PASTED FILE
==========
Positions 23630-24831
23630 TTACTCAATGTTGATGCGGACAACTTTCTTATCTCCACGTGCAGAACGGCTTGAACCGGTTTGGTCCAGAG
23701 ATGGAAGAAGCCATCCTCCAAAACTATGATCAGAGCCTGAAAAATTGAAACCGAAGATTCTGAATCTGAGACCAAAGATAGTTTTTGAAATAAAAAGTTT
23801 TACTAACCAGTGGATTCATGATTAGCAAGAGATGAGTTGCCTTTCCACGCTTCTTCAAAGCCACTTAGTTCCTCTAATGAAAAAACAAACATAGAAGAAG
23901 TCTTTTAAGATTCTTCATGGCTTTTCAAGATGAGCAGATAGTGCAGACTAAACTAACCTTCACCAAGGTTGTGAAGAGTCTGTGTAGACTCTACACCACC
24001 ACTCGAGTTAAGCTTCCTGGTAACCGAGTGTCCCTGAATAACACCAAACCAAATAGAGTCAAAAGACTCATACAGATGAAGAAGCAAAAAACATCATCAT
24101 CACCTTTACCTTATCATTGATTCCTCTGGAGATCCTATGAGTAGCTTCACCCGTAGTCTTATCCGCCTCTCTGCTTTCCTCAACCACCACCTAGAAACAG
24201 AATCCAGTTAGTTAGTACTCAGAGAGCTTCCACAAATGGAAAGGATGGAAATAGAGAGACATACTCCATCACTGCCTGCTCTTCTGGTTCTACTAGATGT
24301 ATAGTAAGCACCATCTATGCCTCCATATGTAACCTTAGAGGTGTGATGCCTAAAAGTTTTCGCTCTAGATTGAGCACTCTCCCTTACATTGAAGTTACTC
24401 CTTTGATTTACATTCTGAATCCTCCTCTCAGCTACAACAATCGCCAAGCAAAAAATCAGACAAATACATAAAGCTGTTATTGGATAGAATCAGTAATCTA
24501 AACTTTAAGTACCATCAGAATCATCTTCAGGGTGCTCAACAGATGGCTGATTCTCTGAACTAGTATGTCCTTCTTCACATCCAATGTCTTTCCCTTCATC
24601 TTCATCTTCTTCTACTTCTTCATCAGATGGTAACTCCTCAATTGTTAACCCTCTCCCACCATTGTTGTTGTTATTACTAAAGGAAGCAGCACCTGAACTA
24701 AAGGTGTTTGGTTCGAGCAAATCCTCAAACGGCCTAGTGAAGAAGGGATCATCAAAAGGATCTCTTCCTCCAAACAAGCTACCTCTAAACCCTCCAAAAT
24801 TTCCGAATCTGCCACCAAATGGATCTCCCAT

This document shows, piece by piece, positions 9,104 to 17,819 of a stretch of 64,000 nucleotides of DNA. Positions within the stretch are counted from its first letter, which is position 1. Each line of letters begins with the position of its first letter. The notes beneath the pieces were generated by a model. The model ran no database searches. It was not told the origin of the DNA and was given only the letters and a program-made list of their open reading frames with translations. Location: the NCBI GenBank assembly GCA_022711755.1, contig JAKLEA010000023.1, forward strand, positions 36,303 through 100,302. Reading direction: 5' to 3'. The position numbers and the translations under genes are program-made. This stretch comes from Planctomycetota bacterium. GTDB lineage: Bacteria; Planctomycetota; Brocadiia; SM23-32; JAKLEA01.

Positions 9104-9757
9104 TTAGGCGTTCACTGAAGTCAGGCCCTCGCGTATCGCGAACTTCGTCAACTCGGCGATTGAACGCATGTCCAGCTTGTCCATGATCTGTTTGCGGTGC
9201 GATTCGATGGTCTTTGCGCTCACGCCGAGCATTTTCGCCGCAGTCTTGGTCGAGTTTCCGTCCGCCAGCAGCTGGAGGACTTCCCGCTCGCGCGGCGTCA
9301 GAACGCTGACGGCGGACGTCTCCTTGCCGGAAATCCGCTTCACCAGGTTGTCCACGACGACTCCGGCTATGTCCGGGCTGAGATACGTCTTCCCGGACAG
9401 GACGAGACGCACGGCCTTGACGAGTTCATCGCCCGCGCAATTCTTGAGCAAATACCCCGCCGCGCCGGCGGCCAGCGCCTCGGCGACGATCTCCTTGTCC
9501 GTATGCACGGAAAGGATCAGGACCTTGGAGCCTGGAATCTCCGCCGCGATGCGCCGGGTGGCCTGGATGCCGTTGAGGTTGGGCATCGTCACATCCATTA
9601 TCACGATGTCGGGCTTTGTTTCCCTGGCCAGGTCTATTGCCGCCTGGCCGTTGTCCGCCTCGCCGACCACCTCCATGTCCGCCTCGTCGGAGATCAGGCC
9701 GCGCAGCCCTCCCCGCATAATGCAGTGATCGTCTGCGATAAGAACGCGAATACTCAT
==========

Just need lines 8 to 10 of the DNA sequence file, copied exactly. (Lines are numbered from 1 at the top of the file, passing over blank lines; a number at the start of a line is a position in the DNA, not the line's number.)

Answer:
24201 AATCCAGTTAGTTAGTACTCAGAGAGCTTCCACAAATGGAAAGGATGGAAATAGAGAGACATACTCCATCACTGCCTGCTCTTCTGGTTCTACTAGATGT
24301 ATAGTAAGCACCATCTATGCCTCCATATGTAACCTTAGAGGTGTGATGCCTAAAAGTTTTCGCTCTAGATTGAGCACTCTCCCTTACATTGAAGTTACTC
24401 CTTTGATTTACATTCTGAATCCTCCTCTCAGCTACAACAATCGCCAAGCAAAAAATCAGACAAATACATAAAGCTGTTATTGGATAGAATCAGTAATCTA